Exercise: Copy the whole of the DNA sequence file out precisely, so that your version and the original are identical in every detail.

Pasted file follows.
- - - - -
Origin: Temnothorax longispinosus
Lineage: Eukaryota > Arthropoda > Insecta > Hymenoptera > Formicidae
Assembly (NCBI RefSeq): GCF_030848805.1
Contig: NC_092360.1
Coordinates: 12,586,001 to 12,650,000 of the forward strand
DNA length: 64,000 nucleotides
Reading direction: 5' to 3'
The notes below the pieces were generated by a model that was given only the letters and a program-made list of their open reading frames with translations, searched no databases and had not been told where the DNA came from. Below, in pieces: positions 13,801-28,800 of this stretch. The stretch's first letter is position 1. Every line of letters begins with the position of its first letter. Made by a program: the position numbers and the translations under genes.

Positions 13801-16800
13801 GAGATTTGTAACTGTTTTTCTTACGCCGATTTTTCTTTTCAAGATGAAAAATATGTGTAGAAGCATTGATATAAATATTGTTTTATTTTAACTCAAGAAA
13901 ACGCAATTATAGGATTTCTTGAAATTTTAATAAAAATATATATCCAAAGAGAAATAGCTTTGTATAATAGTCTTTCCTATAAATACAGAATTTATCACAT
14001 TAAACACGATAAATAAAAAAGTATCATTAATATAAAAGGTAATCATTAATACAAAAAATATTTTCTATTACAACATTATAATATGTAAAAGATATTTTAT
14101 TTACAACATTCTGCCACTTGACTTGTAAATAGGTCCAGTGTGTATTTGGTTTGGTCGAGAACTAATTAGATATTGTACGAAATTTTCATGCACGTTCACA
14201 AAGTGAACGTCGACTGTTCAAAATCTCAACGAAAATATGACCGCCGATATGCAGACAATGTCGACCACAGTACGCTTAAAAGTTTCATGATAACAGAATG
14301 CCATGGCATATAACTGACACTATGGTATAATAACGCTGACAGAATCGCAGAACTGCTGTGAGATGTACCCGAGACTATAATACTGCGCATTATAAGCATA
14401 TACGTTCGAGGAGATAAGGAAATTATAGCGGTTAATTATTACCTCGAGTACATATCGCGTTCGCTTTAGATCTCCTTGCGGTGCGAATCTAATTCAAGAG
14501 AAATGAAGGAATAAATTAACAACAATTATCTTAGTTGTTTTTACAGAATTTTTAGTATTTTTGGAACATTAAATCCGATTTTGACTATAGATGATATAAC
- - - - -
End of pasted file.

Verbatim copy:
Origin: Temnothorax longispinosus
Lineage: Eukaryota > Arthropoda > Insecta > Hymenoptera > Formicidae
Assembly (NCBI RefSeq): GCF_030848805.1
Contig: NC_092360.1
Coordinates: 12,586,001 to 12,650,000 of the forward strand
DNA length: 64,000 nucleotides
Reading direction: 5' to 3'
The notes below the pieces were generated by a model that was given only the letters and a program-made list of their open reading frames with translations, searched no databases and had not been told where the DNA came from. Below, in pieces: positions 13,801-28,800 of this stretch. The stretch's first letter is position 1. Every line of letters begins with the position of its first letter. Made by a program: the position numbers and the translations under genes.

Positions 13801-16800
13801 GAGATTTGTAACTGTTTTTCTTACGCCGATTTTTCTTTTCAAGATGAAAAATATGTGTAGAAGCATTGATATAAATATTGTTTTATTTTAACTCAAGAAA
13901 ACGCAATTATAGGATTTCTTGAAATTTTAATAAAAATATATATCCAAAGAGAAATAGCTTTGTATAATAGTCTTTCCTATAAATACAGAATTTATCACAT
14001 TAAACACGATAAATAAAAAAGTATCATTAATATAAAAGGTAATCATTAATACAAAAAATATTTTCTATTACAACATTATAATATGTAAAAGATATTTTAT
14101 TTACAACATTCTGCCACTTGACTTGTAAATAGGTCCAGTGTGTATTTGGTTTGGTCGAGAACTAATTAGATATTGTACGAAATTTTCATGCACGTTCACA
14201 AAGTGAACGTCGACTGTTCAAAATCTCAACGAAAATATGACCGCCGATATGCAGACAATGTCGACCACAGTACGCTTAAAAGTTTCATGATAACAGAATG
14301 CCATGGCATATAACTGACACTATGGTATAATAACGCTGACAGAATCGCAGAACTGCTGTGAGATGTACCCGAGACTATAATACTGCGCATTATAAGCATA
14401 TACGTTCGAGGAGATAAGGAAATTATAGCGGTTAATTATTACCTCGAGTACATATCGCGTTCGCTTTAGATCTCCTTGCGGTGCGAATCTAATTCAAGAG
14501 AAATGAAGGAATAAATTAACAACAATTATCTTAGTTGTTTTTACAGAATTTTTAGTATTTTTGGAACATTAAATCCGATTTTGACTATAGATGATATAAC